Brazil travel guide



Manaus Travel Guide

The city of Manaus

The city is pleasant and friendly, although quite hot, and is still a major port, and a good base for river tours.Unfortunately there’s not much left of the fortress built in 1669 where the city originated, but there are lots of other interesting sights. You cannot miss the Jesuit church, dominating the city center, but you should also see the harbour installations, completed in 1902. Another interesting industrial sight, finished in the same year, is the Mercado Adolfo Lisboa, a miniature copy of the demolished Halles de Paris, built by Gustav Eiffel. From Manaus you can start programs to the four main points of the Amazon area. In the south Mamori, Juma e Janauacá. In the extreme north Presidente Figueiredo. In the east the national park Jaú and Rio Negro. In the west Rio Urubu, represented by a vegetation bulk, being composed for dense tropical forest or open forests.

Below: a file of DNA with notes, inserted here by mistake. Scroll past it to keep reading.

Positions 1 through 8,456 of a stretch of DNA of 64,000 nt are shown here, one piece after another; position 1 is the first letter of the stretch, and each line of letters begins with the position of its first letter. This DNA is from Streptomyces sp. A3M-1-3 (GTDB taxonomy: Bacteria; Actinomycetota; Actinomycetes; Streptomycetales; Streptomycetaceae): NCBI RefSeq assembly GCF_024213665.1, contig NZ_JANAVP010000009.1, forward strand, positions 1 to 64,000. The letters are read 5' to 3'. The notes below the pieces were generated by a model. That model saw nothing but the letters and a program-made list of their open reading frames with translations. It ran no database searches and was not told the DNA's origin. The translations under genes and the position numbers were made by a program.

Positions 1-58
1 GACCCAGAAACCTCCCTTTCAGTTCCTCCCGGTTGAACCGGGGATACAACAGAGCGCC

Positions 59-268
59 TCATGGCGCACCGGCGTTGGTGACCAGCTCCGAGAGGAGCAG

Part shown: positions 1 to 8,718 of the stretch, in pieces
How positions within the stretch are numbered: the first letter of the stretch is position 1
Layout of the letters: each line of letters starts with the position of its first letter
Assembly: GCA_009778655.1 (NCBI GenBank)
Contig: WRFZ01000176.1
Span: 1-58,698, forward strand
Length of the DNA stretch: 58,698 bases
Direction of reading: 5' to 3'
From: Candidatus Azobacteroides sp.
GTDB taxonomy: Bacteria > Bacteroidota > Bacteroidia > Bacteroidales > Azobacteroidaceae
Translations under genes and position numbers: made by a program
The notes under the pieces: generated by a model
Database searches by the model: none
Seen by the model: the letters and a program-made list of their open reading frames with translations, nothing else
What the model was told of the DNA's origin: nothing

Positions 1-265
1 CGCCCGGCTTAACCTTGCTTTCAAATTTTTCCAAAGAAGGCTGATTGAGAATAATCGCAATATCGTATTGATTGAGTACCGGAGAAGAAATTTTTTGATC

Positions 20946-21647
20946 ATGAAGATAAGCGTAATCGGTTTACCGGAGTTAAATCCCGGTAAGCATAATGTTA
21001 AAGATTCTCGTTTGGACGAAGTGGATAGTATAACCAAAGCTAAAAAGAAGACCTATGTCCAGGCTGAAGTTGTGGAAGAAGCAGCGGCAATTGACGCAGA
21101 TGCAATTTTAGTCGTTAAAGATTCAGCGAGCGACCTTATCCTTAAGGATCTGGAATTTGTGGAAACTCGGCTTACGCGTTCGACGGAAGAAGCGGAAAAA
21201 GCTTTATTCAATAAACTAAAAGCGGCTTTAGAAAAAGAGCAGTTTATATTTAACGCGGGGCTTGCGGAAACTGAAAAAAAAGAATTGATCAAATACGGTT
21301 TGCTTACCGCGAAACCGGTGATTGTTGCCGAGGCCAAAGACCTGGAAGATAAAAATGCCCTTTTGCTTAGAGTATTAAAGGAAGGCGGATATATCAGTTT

You can expect to see some wildlife and visit some of the forest remnants, but two weeks or more are needed to reach untouched areas. Small two-story river boats carry five to ten people, sleeping in hammocks on the lower deck. Local residents use these but they are not recommended for tourists. Tour boats carrying from 15 to 30 people are comfortable, accommodating, and economical. Large boats carrying hundreds ply the river too, but the big boats don't stop between ports.

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